‘Noah’s Ark of Plant Diversity’

Submitted Photo The Svalbard Global Seed Vault was built into a mountain around 800 miles from the North Pole. It is made up of a variety of tunnels with five doors entering into the storage room where a million seeds are being stored.

On Sunday at 2 p.m., the Daughters of Norway invite Nordic women ages 13 and up to attend a presentation on “The Svalbard Global Seed Vault in Norway” in the north room of the Minot Public Library.

Way up north, past the Arctic Circle, on the island of Spitsbergen near Longyearbyen is the largest secure seed storage, buried deep into a mountain. The facility is built to last about 200 years and can withstand earthquakes, explosions and ice melts. Deep in the mountain means it is in perma frost all year round, so even if all the ice on Earth melts it would still be above sea level.

The seed storage was opened and fully funded by the Norwegian government with the responsibility for operations assigned to the Ministry of Agriculture and Food. The ministry coordinates daily operations with the Nordic Gene Resource Centre and the Global Crop Diversity Trust, and receives guidance from a dedicated international council established to advise the Seed Bank.

Crates of seeds from all around the world are sent there for safe and secure long-term storage in cold and dry rock vaults. The vault holds the seeds of the tens of thousands of varieties of essential food crops such as beans, wheat and rice. As of February 2018, just over 76,000 new seed samples were carried into Svalbard Global Seed Vault for long-term storage. This means that the seed vault now holds more than 1 million seed samples from gene banks worldwide.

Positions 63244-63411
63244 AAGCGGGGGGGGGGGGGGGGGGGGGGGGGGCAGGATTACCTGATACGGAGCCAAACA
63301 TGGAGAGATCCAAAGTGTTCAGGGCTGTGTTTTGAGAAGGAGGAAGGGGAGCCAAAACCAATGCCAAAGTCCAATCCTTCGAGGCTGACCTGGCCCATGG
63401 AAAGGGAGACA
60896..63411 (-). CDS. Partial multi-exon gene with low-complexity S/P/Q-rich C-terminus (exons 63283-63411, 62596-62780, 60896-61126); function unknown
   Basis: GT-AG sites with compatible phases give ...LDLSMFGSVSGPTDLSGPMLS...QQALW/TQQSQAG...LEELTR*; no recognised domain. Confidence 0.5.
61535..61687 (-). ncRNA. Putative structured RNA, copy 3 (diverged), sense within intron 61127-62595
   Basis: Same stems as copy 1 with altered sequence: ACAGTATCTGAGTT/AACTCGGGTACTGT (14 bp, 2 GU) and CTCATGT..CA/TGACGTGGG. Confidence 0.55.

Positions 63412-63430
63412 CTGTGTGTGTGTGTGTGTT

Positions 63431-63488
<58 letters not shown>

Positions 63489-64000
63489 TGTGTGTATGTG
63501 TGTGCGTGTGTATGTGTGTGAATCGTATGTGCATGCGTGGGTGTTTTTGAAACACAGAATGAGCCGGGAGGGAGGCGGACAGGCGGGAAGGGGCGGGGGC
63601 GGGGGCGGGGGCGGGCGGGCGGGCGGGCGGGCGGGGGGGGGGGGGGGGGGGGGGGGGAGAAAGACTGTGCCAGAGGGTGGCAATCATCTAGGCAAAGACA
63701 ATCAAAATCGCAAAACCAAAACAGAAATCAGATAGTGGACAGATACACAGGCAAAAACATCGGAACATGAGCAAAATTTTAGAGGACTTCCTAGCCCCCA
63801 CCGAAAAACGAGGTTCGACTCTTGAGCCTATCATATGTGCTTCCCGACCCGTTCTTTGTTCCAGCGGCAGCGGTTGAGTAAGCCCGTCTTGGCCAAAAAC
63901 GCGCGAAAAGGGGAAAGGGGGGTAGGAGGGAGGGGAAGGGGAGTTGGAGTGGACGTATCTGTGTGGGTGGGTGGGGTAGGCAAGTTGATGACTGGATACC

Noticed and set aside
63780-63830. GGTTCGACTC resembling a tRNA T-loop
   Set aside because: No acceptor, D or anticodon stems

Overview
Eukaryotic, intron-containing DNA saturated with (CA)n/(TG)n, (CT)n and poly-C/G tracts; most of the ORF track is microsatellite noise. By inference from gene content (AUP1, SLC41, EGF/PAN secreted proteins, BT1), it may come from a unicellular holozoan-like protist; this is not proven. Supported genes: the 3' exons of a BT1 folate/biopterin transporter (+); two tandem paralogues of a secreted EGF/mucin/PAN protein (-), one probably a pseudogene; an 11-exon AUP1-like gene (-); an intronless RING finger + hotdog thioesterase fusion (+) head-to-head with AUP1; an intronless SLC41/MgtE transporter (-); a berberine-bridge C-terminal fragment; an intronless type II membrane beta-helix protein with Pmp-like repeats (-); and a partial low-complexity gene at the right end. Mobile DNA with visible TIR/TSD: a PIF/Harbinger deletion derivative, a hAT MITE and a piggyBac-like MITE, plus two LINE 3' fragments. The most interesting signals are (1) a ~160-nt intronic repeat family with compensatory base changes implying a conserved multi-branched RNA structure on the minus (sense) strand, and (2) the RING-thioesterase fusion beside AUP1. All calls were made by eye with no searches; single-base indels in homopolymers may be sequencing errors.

The seeds are sealed in three-ply foil packages, then placed into plastic tote containers on metal shelving racks. The storage rooms are kept at minus 4 degrees. This low temperature ensures low metabolic activity and delays the seeds’ aging. The seed vault has more than 140,000 varieties of wheat.

Submitted Photo The Svalbard Global Seed Vault was built into a mountain around 800 miles from the North Pole. It is made up of a variety of tunnels with five doors entering into the storage room where a million seeds are being stored.

The seed vault is built to contain 4.5 million different seed samples from all over the world. There is still a lot of room for more seeds and this ensures that biodiverse plant life can be restored even in the event of a great natural disaster or manmade catastrophe.

The 2019 Seed Savers Exchange catalog will be available as supply permits.

People who wish to attend should RSVP and call Sue at 838-5710 or send an email to norskjill@gmail.com.

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